Your party date is set — and the pressure is on to make sure everything is perfect. But, what do you see when you pull out your tableware? Is your silver as shiny as you remembered? Does your crystal sparkle like new? With the holiday season and other festive gatherings approaching, now is the time to make sure your dinnerware glitters.
“China, crystal and silver are made to be used regularly and, if cared for properly, these pieces can last for generations,” says china/crystal restoration manager Sara Vestal of the Greensboro gay-owned Replacements, Ltd., the world’s largest retailer of old and new china, crystal, silver and collectibles. “What’s unfortunate is the fact we see so much damage that can actually be prevented by avoiding some very common mistakes.”
One of the biggest culprits Vestal sees is dishwasher damage. “The dishwasher is a huge enemy of fine dinnerware. Prongs on the racks may scratch the surface, while heat from the drying cycle can loosen gold or platinum trim on china, causing it to wear away. That cloudy or milky look you sometimes see on crystal is caused by the high heat actually baking lime, rust and other minerals from the dish water into the pores of the crystal. Plus, the heat can loosen the adhesive in knife handles, potentially causing the handle to separate from the blade.”
Replacements’ experts recommend washing your pieces by hand, even if labeled “dishwasher safe.” Avoid citrus-scented detergents — they contain acids that may damage the finish of china and silver. Also avoid detergents containing bleach; chlorine in these products may seep into the pores of china and crystal, causing damage even after rinsing.
Experts say these tips can help extend the life of your china:
• Storing china in areas that are not temperature or humidity controlled can cause the glaze to become brittle and crack. If you don’t use your china regularly, wash it at least once each year to keep impurities from impregnating the finish. This keeps the glaze strong.
• Fine china can develop rust spots when washed with silver, so it is important to clean the two separately. To remove rust spots from china, rub a small amount of a Soft Scrub without bleach type cleaning product on the spot. If this doesn’t work, put a small amount of rubbing compound on a paper towel and apply in a circular motion.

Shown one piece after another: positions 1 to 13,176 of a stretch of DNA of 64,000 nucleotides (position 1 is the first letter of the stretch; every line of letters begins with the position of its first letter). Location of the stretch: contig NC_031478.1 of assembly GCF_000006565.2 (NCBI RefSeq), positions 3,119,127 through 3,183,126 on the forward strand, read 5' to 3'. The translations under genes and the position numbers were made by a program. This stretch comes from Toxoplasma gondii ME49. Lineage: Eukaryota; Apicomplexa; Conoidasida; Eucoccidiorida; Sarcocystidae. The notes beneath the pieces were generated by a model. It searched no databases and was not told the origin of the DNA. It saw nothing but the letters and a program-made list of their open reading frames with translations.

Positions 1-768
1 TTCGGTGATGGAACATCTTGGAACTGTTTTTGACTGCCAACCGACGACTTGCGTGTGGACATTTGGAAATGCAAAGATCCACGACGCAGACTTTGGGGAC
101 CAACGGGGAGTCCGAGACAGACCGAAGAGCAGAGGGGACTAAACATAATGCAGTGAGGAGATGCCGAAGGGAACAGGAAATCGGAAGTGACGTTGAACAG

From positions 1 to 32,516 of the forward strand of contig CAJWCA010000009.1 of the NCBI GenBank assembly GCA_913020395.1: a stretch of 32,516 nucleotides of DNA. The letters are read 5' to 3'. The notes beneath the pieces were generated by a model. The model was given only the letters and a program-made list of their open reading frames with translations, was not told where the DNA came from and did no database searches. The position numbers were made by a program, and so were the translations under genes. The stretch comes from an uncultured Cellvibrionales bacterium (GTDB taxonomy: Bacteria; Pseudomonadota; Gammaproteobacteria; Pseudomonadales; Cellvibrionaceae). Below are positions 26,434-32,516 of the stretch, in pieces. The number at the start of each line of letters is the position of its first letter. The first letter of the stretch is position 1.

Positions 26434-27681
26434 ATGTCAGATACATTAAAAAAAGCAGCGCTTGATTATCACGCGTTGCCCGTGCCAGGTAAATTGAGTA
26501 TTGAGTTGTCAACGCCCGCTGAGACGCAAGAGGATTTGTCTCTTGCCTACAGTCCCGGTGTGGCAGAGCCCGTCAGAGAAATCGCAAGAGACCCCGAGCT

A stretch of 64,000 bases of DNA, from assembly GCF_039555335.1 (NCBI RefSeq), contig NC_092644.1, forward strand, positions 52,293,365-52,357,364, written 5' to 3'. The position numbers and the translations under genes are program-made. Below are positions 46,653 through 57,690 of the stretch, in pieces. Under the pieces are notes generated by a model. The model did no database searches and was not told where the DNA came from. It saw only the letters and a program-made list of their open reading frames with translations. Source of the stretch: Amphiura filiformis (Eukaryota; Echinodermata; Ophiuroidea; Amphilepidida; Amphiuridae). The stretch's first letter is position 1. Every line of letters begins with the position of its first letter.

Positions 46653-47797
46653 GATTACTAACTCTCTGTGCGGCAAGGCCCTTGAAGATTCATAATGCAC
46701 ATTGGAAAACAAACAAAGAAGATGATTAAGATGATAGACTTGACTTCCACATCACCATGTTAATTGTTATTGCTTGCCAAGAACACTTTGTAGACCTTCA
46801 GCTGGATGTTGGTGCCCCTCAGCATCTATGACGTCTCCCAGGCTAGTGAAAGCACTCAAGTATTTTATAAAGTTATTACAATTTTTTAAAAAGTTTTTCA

• To get rid of nicotine stains on china, make a paste out of baking soda — scrub and let it stand for 30 minutes before rinsing. Repeat this process until the stain disappears.
• Storage is extremely important when protecting your china. Put a cushioned layer such as a coffee filter, napkin or flannel square between pieces to prevent scratching.
• Avoid setting heavier bowls on plates and do not stack handled pieces, such as cups. Stacking weight can create tiny stress fractures which, over time, may cause plates to crack or handles to break off cups.
Don’t forget your crystal. Keep pieces sparkling with these simple steps:
• Wash crystal in lukewarm water and remember to remove jewelry that might scratch the delicate surface.
• One insider’s tip — add a small amount of vinegar to the rinse water to help prevent water spots.
• Immediately dry your crystal with a lint-free cloth.
• Avoid twisting glasses from the base; this motion may create enough torque to break the stem.
• To remove the milky tint caused by dishwasher cleaning, use a small amount of CLR cleaner to each piece of cloudy crystal. Let this stand for several hours and rinse by hand. (This treatment is not recommended for pieces with gold or platinum trim, as the cleanser may remove the metal gild).
• Store crystal pieces with the base down to protect the delicate rim. Remember to leave plenty of space between pieces. Glass expands in hot temperatures, so you want to make there’s enough breathing room so crystal items don’t touch.
To restore your silver’s luster, follow these helpful tips:
“A lot of people don’t realize that their silver’s finish actually improves with daily use,” says Replacements’ silver restoration manager, Jose Batista. “Silver pieces that are used regularly develop a rich patina, which is actually the blending of thousands of tiny scratches. This patina is what gives silver its beautiful satin finish.”
• Wash silver immediately after a meal. Food left on silver for as little as one hour can permanently stain sterling and damage silver-plated pieces. Be particularly wary of mayonnaise, vinegar and eggs.
• Experts recommend washing silver in a plastic container or putting a rubber mat in your sink to prevent contact between the silver and any metal surfaces.
• Dry immediately with a soft cloth to prevent water spots. One helpful hint — use a blow dryer on a low setting to dry hard to reach places.
• Silver needs to breathe. When storing, avoid using plastic or airtight containers that may trap moisture and cause tarnish.
• Also remember, any moisture on your hands can leave fingerprints, which also promotes tarnish. Wear soft cotton gloves when handling silver pieces.
Vestal and Batista agree, while many people would rather replace damaged pieces, others are so emotionally attached to family heirlooms that they prefer to have their sentimental treasures restored. For advice on repairing extensive damage, such as cracks or chips, contact Replacements Ltd.’s restoration experts at 800-737-5223. You can also find additional dinnerware care tips at www.replacements.com.
— courtesy of ARAcontent